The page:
Black Summer |
by Warren Ellis, Juan Jose Ryp (Avatar, 2008)
What if superheroes were just normal people with computer and technological enhancements? Well, that's sort of been done before. What if a superhero became an enemy of the state? Again, done before. OK, what if a technological super-man named John Horus killed the president of the United States (George W. Bush at the time) and strode into the pressroom covered in his blood before giving a diatribe about how he's actually acting in America's best interest? Whoa, now you have my attention.
Don't let the shock factor of this premise mislead you into thinking this is some hyper-political comic that leans liberal or conservative. It actually uses this premise as a jumping-off point to make a comic about how Horus's former partners are impacted by his deed. This is a character-driven comic that encourages the reader not to identify with John Horus or condemn him, but instead try to understand what kind of life could lead someone to do what he did.
Throughout the comic there are flashbacks showing how Horus and fellow teammates gained their powers and how their friend Frank Blacksmith helped them become something more than human. Considering how he appears alive and well within the first chapter, its not a spoiler-alert to say that while they think Frank Blacksmith is dead, he isn't, and he's been making other super-people.
So what is the comic about? It's about people, it's about ideas and it's about action -- lots of meticulously-drawn, gorgeous, exploding action. Juan Jose Ryp draws some of the most beautiful fire I have ever seen and this comic delivers plenty of it. Right when you start to get bored with the action, though, the thoughtfulness kicks back in, such as an amazing scene later in the book where a general, asked what he would do were he faced with John Horus, responds, "Listen."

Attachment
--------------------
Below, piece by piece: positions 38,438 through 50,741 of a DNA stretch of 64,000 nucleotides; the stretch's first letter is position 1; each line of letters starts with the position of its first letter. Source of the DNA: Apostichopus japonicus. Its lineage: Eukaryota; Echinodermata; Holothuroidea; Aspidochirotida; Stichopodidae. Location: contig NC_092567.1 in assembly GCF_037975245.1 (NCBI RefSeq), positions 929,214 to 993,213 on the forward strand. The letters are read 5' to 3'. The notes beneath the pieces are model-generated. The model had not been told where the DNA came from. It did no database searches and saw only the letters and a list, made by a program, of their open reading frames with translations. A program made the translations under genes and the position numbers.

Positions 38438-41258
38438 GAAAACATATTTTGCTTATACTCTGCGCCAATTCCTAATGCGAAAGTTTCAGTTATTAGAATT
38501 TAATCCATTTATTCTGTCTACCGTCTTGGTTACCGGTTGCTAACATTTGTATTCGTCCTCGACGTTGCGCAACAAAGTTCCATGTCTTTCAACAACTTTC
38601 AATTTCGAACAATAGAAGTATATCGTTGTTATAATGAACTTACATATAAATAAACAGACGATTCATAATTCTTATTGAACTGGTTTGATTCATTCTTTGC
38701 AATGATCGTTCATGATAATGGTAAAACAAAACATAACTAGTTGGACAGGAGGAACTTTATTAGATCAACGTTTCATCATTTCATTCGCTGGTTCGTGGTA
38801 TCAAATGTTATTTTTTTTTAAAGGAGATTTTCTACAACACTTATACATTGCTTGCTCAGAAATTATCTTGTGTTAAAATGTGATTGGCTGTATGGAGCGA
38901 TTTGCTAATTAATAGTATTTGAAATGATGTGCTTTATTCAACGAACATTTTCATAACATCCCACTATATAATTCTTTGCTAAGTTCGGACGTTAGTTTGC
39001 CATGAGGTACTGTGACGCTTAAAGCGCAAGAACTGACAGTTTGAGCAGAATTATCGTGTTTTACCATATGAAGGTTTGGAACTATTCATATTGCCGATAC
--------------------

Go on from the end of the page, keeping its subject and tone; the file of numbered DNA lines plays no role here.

If I were to point out flaws it would be that Ryp has a tendency to draw all his females the same (attractive, big lips and buxom) to a point where I wasn't sure who was whom in the flashbacks where we don't have helpful costumes to tell people apart. Also, as this is a Warren Ellis comic you are guaranteed a lot of violence, sometimes bordering on the absurd, and plenty of depressing nihilism.
If you think Batman is a wimp for not hauling off and just killing people, or if you are tired of heroes with so much backstory you have no idea what's going on, I'd recommend you give Black Summer a shot, you'll probably enjoy it. And man, that fire.
22 May 2010
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